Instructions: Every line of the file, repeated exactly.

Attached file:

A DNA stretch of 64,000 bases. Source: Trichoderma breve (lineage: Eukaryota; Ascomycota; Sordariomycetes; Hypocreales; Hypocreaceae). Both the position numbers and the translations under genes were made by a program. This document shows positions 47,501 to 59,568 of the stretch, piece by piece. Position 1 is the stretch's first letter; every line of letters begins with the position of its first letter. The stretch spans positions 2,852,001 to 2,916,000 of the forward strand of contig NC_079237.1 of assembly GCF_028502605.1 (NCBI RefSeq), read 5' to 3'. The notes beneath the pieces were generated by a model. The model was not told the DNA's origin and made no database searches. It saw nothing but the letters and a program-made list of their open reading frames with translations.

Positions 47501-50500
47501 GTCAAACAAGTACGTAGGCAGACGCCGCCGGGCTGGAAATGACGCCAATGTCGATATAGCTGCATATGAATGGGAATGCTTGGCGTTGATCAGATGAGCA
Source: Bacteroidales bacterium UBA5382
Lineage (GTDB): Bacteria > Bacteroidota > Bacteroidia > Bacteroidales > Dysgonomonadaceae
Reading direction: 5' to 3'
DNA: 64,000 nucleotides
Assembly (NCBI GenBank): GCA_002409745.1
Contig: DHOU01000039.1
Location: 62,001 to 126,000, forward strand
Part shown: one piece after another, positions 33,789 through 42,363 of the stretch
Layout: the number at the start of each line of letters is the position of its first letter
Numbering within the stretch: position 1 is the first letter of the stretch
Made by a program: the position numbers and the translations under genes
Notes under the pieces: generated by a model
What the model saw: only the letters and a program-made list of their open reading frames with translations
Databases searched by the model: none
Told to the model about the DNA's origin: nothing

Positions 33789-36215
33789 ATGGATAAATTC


A DNA stretch of 64,000 bases. Source: Trichoderma breve (lineage: Eukaryota; Ascomycota; Sordariomycetes; Hypocreales; Hypocreaceae). Both the position numbers and the translations under genes were made by a program. This document shows positions 47,501 to 59,568 of the stretch, piece by piece. Position 1 is the stretch's first letter; every line of letters begins with the position of its first letter. The stretch spans positions 2,852,001 to 2,916,000 of the forward strand of contig NC_079237.1 of assembly GCF_028502605.1 (NCBI RefSeq), read 5' to 3'. The notes beneath the pieces were generated by a model. The model was not told the DNA's origin and made no database searches. It saw nothing but the letters and a program-made list of their open reading frames with translations.

Positions 47501-50500
47501 GTCAAACAAGTACGTAGGCAGACGCCGCCGGGCTGGAAATGACGCCAATGTCGATATAGCTGCATATGAATGGGAATGCTTGGCGTTGATCAGATGAGCA
Source: Bacteroidales bacterium UBA5382
Lineage (GTDB): Bacteria > Bacteroidota > Bacteroidia > Bacteroidales > Dysgonomonadaceae
Reading direction: 5' to 3'
DNA: 64,000 nucleotides
Assembly (NCBI GenBank): GCA_002409745.1
Contig: DHOU01000039.1
Location: 62,001 to 126,000, forward strand
Part shown: one piece after another, positions 33,789 through 42,363 of the stretch
Layout: the number at the start of each line of letters is the position of its first letter
Numbering within the stretch: position 1 is the first letter of the stretch
Made by a program: the position numbers and the translations under genes
Notes under the pieces: generated by a model
What the model saw: only the letters and a program-made list of their open reading frames with translations
Databases searched by the model: none
Told to the model about the DNA's origin: nothing

Positions 33789-36215
33789 ATGGATAAATTC